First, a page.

Elsewhere, Mecca seems to suggest that, despite coming to terms with our histories, we retain the wish to relive the best parts of them; and that, on our basest level, we are governed by instincts too ingrained to control ('All we want is to feel that feeling again,' 'We move in fear or we move in desire'). Perhaps most notably there is an express awareness that we are neither new nor unique in our loves and pains, that whatever we're going through has gone before us, and will come after us ('You’re the shrine to / All the lovers that loved before us and breathed in this ether;' 'All we want is to know the vivid moment / How we feel now was felt by the ancients.')
“There's a realisation that you're not the first to do this; you won't be the last and you won't be the first,” Fleming says. “And also that people won't learn; just as you haven't learnt the lessons of people before you, they're gonna make the same mistakes. There's allusions to that all over the record. I think it's a really interesting idea, it's part of what being a human is about, that kind of uncertainty in the future. Well no, sorry – uncertainty is the wrong word, it's actually certainty. You know, the absolute knowledge that this is going to come to an end. That absolute knowledge.”
In spite of its precision stitching, Present Tense breathes as perhaps none of its predecessors did; it's difficult to believe these songs were first constructed through patchworking and programming, rather than played through from the outset. “That was kind of the holy grail,” Thorpe says. “For something to sound effortless and like it always was requires a huge amount of meticulous and detailed work. I think we always felt that it was something intrinsic in the piece of music; that it just kind of happened. There was a realisation that it's not. It's something you really have to strive for.” All the preparation and patching, however, could only take them so far – and it wasn't until the band left Homerton (“we partly got evicted and partly threw ourselves out”) and were reunited with Talbot that the blood began to course through Present Tense's intricately mapped interior. “Rhythm and beats are the most primal and physical aspect of music,” Thorpe says, and “when Chris wasn't involved initially I think we probably lost quite a bit of our mojo”; the band also frequently point to the importance of the spaces on the record. (Most emotive are A Dog's Life and New Life, where yawning voids allow for upswells of shimmering surf, and feel a far cry from early singles like The Devil's Crayon or the ballsy, busy wheeze of Brave, Bulging, Buoyant Clairvoyants.)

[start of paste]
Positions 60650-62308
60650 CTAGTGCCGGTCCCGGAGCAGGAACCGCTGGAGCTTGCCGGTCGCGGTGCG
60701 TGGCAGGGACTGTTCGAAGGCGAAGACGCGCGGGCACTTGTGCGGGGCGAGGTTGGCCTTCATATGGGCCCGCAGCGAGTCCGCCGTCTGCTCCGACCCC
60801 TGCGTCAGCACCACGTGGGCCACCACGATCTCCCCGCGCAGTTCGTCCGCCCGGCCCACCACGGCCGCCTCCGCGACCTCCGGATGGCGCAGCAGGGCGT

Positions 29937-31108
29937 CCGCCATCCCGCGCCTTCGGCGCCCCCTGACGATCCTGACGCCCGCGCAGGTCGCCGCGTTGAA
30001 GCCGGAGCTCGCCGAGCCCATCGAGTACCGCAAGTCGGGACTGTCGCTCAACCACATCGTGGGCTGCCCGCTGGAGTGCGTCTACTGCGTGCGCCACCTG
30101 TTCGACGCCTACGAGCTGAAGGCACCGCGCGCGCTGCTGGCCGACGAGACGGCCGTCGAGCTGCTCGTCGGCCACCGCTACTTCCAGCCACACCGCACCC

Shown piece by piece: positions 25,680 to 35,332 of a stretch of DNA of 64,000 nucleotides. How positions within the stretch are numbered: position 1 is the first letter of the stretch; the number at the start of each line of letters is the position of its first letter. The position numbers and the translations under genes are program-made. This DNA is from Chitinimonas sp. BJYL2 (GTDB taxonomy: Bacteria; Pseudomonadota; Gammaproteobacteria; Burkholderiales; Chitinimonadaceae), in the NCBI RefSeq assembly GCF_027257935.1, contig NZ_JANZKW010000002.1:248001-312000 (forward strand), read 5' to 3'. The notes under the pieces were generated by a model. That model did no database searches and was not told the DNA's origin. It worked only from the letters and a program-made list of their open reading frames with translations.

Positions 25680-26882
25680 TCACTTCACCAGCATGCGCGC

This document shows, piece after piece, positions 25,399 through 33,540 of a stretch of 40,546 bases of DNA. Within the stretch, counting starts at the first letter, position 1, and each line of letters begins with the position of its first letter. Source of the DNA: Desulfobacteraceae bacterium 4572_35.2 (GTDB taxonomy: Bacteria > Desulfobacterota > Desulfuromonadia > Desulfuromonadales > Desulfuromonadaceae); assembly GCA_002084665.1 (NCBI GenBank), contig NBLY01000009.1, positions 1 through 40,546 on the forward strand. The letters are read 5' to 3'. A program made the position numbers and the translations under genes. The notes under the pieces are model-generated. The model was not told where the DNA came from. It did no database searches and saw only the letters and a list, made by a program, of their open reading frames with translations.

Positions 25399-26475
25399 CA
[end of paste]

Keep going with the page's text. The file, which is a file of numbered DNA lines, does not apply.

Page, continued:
“You should hear the process,” Fleming says of leaving some things unpolished. “What does it tell you about that time, and the person who made it at that time? We're not saying our other records are perfect, but we got used to the idea of imperfection with Smother, and for it to age... I think that's kind of what we were left with with this record. We tried to pare stuff down, but we didn't clean up everything. There's some element of accident – I think you can still hear decisions being made on the record. I hope.”
With a fourth album that, as much as it's a cliché to say so, feels like a coming of age – and with their fears as to whether, as Chris laughs, “the three people who cared are still interested” allayed by the reception to Wanderlust (“There was 24 hours where we felt like we'd won the internet,” jokes Tom) – Wild Beasts are something of a rarity among so-called UK 'guitar' bands, occupying a position perhaps matched only by Foals in terms of enjoying the luxury to work and develop at, relatively speaking, their own pace (though they “did think we'd probably be in a penthouse by now,” Thorpe deadpans). Their longevity is due in no small part to the strength of their togetherness: an almost audible sixth sense to their group musicality derives from friendships formed as teenagers in Kendal (Limbo, Panto was released when they were just 21) that have lasted through “tumultuous,” “transformatory” times. Thorpe describes the group as a “liferaft,” and notes that “this record is definitely about our kind of shared history.”
“There's a shared consciousness, definitely, that can't be replicated,” he says. “I think always in a weird way it was really important to us that we all came from the same town; it kind of felt, for this to make sense internally, you needed to have the same reference points. And y'know, we've seen so many people fall by the wayside because of not having that kind of unity, and not maybe having the care in terms of someone to look out for them, be it tough love or just love. And I think it comes through in the music unavoidably, that collectiveness. I think we always feel that a piece of music is kind of finished and right if it has been through our four brains and come out the other side.
“It's kind of beyond friends, in a way, because you're making work together,” he considers. “But it's a strange thing,” he pauses, looking up from his cup, eyes lit, “because it doesn't make you a better person. I think the great myth of art is that if you create a beautiful piece of work, it makes you a beautiful person, and it's not true. You know, it doesn't count for shit on real-level terms. You just are in a lucky position to be able to – maybe – create something of beauty.”